You have from today (January 4, 2011) till Sunday, January 9, 2011 to respond. At that time, Mel, my contest loving kitty, will pick a name to receive a copy of His Eyes, one of my time travels.
Monday, January 3, 2011
I love Glenn Ford. He had such wonderful eyes. The kind you melt in to. The kind I like my heroes to have. And while he's not the "official" hero of the original 3:10 to Yuma, he does become a hero at the end. I wish there'd been a sequel where he did get to be the out and out hero who gets the girl. In the beginning there's a scene where he runs into a woman he once knew and the way he talks about her eyes, the shade of green and how beautiful she was. And then he promises to bring her pearls. It's definitely the stuff of romance and romance from any period. His portrayal of Ben still fits in with today's view of the alpha male, the bad boy, that women want to reform.
The original is still in black and white. The coloriazation brigade hasn't gotten to this movie yet so you still have all the rich dimensions and textures of black and white.
Gene Pitney -- a favorite singer of mine -- his songs were just so emotional -- sang the 3:10 to Yuma song in the movie. He also sang the theme song for The Man Who Shot Liberty Valence -- which I have on an old (we're talking old) 33-1/3 record of Gene Pitney I have. No way to play it, but I do have the song!
Glenn Ford's version of Ben Wade is, in its way, a sympathetic portrayal. You want Ben to get away. Maybe it's because I found Ford so sexy that I wanted him to live and get away and make a better life for himself. In the end, despite the fact that his gang kills some of the people trying to bring Ben to justice, Ben does the right thing. He does comment along the way he's escape Yuma prison before, so why wouldn't he do it again?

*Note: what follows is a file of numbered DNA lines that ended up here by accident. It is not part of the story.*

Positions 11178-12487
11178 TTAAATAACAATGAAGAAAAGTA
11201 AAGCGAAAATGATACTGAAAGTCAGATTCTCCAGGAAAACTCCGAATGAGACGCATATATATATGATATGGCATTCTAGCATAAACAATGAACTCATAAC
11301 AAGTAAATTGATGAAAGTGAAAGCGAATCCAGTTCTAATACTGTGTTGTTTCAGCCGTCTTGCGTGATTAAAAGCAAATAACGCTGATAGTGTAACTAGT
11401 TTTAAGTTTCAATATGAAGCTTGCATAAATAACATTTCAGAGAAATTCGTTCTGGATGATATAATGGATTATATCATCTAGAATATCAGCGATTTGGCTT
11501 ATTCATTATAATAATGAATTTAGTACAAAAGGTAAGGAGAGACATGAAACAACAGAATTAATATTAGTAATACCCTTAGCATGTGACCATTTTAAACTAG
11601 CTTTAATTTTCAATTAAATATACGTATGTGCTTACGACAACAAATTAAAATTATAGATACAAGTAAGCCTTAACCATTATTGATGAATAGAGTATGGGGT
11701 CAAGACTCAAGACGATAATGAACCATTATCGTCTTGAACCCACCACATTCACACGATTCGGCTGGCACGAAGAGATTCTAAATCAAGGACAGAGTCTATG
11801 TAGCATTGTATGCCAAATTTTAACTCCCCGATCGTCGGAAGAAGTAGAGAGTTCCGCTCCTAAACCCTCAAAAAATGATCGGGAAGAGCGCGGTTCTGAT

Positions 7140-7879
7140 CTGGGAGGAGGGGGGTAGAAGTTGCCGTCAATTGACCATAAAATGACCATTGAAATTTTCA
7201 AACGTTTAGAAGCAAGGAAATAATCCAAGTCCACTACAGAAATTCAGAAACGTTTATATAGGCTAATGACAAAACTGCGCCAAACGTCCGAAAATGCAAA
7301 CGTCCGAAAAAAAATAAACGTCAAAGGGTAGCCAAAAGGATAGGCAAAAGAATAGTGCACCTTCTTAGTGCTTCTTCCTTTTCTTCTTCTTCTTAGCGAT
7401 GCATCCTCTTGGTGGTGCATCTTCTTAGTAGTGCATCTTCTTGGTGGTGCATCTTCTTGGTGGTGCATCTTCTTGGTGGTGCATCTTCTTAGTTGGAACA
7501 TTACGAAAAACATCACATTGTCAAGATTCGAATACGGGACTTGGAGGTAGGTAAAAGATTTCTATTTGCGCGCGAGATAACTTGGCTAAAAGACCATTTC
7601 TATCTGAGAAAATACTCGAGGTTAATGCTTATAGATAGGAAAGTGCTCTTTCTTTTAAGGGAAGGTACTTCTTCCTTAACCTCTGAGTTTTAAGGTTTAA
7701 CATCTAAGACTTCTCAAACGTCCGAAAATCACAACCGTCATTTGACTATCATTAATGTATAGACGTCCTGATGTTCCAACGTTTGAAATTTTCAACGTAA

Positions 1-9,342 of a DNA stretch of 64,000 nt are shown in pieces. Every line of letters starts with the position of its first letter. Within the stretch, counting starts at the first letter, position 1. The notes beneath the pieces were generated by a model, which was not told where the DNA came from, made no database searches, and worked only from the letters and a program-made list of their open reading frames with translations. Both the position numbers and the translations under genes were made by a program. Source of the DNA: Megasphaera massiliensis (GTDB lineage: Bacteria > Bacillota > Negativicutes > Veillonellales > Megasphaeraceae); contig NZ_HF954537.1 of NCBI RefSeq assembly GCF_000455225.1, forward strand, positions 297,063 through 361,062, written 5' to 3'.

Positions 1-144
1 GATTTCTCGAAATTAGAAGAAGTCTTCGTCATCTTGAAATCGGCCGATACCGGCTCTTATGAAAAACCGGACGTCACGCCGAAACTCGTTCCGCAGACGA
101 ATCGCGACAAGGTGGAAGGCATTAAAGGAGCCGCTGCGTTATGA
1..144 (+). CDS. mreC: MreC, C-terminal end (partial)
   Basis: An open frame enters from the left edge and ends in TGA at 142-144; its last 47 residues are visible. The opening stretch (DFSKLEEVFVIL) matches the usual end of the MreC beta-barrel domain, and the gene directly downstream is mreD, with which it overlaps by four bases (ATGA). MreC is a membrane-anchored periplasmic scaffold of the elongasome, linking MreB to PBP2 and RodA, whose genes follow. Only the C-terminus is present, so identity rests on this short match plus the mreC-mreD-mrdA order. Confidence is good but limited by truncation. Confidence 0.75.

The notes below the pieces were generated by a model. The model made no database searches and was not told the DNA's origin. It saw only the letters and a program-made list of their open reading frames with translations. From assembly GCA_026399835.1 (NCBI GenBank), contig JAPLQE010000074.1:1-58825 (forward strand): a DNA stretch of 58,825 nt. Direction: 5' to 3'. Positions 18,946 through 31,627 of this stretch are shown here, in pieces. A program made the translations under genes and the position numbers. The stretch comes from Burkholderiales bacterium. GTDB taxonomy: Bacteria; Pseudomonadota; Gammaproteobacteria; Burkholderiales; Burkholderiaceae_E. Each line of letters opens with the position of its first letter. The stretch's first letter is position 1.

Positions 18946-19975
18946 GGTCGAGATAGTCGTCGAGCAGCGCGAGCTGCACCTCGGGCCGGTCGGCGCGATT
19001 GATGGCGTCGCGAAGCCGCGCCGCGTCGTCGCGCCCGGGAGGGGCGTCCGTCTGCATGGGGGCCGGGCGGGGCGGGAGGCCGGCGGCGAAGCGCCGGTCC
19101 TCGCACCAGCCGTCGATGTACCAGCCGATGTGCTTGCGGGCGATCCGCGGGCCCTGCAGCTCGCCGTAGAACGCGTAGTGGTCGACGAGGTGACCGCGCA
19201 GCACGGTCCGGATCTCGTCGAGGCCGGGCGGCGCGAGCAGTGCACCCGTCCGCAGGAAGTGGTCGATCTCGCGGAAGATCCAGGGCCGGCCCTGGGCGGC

So fast forward to 2007 and Russell Crowe's version of 3:10 to Yuma. Russell Crowe is hot. So is Christian Bale. The movie was okay -- it was a remake, in color. Still, many of the lines that caught my attention in the original were still there -- the reference to the woman with the pretty green eyes, wanting to hear Dan's wife say grace, among others.
The language kind of caught me off guard -- like "dumb shit" seemed out of place. I've used the term myself, but it seemed out of place in a movie set in the late 19th century. It wasn't used in the original.
The ending didn't impress me either. Okay, the shoot out was action packed. When Russell Crowe steps up and takes down his own men, it's a great scene. But when Christian Bale's character dies, I didn't much like that deviation from the original. To me, even though Crowe's character didn't kill Bale's character, it still made him seem less of a hero than Ford's portrayal. The bad guys meet a sad ending, but I much preferred the ending of the original when Dan's wife drives her buggy to a place where she can see the train pass and Dan has the chance to see just how much his wife loves him.
My world view is that originals are better than remakes and the books behind the movies and televisions shows are better than what the camera gives us.